Sunday, November 28, 2010

Basic Combat Abilities

I see abilities falling into three basic categories: physical combat abilities/ magical (supernatural) combat abilities/ functional (useful and non-combat) abilities.

Let’s start by talking about physical combat. This becomes an important decision for the game, since the danger is that you over-simplify how things work and lose veracity. Here are the two options:

1. You have ‘fighting’ as the single attack ability. This includes all physical combat: swinging a sword, firing a bow, throwing a dart. This has support in the great epics: Odysseus hacks through foes with sword and spear, then returns home and fires a bow better than anyone in his household. If you are trained in combat, you know how to use weapons.
2. You have melee and missile as distinct abilities. Legolas doesn’t pick up a sword and swing it because he’s put all of his points into missile. Gimli doesn’t bother asking Legolas to borrow his bow; he runs up to stuff and swings his axe at it, because that’s where all his points are…

It’s difficult, because there are benefits to both approaches. However, combat has two facets: hitting and dealing damage. We can put the variety on the back end. Your ability to deal melee and thrown weapon damage is dependent on your might- how hard you hit. Your ability to deal missile weapon damage is dependent on your accuracy/precision/dexterity (not sure what to call that)… so the difference between Legolas and Gimli (who both have Fighting in the +8 or +9 range), is the ratings of the linked ability. Gimli has Might +7 or +8, while Legolas has accuracy/precision/dexterity in the +9 range. Gimli picks up an axe because that’s what will deal the most damage in his hands; Legolas picks the bow for the same reason.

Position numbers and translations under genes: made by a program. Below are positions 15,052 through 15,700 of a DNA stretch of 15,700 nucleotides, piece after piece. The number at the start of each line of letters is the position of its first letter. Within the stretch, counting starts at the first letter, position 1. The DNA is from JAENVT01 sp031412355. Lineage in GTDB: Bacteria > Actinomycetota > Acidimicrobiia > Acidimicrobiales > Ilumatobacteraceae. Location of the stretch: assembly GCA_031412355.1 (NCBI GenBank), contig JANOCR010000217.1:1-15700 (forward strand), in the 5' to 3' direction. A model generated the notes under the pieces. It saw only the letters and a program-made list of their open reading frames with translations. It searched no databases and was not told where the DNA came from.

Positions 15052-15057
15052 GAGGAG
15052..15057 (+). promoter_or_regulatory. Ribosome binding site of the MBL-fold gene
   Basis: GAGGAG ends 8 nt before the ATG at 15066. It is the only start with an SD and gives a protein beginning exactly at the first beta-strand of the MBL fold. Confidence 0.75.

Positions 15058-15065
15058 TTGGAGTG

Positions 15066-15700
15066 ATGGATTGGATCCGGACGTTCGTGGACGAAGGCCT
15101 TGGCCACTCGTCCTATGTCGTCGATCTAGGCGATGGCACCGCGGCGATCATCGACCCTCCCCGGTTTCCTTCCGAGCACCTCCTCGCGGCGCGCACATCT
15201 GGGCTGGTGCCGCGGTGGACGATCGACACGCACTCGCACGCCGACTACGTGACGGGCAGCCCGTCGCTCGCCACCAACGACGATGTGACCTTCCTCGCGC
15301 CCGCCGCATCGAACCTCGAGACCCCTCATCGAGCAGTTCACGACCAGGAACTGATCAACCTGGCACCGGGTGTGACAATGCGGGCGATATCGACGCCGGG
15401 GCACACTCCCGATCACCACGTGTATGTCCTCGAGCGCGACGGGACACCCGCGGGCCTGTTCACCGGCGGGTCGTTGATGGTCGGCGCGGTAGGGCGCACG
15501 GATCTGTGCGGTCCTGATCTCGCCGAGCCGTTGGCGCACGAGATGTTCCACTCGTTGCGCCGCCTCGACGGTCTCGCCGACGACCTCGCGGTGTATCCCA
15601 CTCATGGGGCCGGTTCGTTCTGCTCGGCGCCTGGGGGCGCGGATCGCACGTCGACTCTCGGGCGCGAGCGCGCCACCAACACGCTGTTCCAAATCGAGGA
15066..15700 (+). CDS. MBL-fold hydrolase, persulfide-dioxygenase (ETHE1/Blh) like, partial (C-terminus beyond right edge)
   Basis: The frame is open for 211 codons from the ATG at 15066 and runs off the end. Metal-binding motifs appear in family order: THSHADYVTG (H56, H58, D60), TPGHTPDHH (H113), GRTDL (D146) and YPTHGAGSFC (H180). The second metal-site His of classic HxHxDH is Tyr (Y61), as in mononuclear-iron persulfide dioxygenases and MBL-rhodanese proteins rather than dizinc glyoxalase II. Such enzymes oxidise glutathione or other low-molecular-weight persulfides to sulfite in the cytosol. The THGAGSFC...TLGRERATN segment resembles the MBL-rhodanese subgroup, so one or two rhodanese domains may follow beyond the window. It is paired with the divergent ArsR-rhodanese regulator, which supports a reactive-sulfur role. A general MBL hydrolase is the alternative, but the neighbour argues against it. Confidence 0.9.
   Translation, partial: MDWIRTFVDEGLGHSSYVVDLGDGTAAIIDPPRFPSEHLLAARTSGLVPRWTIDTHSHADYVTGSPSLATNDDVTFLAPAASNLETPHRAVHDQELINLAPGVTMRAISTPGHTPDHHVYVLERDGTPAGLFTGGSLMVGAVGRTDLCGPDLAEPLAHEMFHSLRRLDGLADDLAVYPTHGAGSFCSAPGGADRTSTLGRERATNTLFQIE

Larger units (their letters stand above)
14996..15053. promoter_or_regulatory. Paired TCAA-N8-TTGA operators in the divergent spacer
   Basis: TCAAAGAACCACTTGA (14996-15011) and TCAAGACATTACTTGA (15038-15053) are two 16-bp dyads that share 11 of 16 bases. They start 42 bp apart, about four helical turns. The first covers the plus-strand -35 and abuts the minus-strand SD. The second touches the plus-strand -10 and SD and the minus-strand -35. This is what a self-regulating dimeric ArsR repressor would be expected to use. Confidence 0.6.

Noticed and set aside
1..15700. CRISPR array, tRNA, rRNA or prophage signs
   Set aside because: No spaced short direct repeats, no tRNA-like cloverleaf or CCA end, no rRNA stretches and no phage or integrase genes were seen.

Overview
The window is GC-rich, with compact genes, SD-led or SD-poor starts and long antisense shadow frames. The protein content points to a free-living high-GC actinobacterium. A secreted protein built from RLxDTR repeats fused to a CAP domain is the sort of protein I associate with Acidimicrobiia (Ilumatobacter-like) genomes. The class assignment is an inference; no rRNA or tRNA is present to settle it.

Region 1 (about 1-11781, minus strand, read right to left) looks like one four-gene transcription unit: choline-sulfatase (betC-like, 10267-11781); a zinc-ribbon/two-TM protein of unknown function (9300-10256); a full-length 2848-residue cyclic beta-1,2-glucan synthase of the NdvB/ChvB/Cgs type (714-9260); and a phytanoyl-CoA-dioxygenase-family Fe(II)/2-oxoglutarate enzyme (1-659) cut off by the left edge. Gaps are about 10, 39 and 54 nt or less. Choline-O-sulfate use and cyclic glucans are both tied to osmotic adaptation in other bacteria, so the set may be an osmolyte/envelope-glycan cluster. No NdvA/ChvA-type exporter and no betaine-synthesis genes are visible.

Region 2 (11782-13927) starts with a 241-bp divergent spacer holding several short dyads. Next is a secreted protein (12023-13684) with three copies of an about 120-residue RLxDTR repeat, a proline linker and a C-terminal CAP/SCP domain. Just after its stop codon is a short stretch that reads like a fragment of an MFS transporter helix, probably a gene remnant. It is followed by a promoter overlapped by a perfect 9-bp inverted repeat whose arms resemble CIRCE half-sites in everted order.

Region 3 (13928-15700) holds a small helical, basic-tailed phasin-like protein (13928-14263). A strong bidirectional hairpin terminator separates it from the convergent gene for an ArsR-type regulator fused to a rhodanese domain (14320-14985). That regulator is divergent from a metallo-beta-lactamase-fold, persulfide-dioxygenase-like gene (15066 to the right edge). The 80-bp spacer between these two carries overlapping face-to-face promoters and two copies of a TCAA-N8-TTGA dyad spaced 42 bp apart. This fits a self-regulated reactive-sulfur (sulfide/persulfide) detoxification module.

Therefore, Might and Precision (liking that one more and more- I’d rather stay away from ‘dexterity’ and ‘accuracy’ feels a little more limited for some reason) determine what weapon you’ll prefer. You’re just as likely to hit with any weapon- but you deal more damage with some than others.

And now to the stickiest part of this- when you start adding your might + your weapon damage rating (for instance) and you have Might +8 and a weapon dealing +10 damage, you are going to be hitting for +18 damage. This is pretty considerable, and starts to scale past the dice. The higher your total bonus, the less important the dice are. When you are hitting for +18, whether you roll a 2 or 12 is not nearly as important; you are still going to hit for at least +20 damage. Then again, if a storm giant manages to connect with his great spiked club, shouldn’t you feel it?

Three ways to handle this:

1. You can wield a weapon up to your might rating, but you don’t add the two together, you just take the weapon damage. Blech. This feels way too limited; because you have Might +8, you get to wield a +8 weapon and you deal up to +8 damage.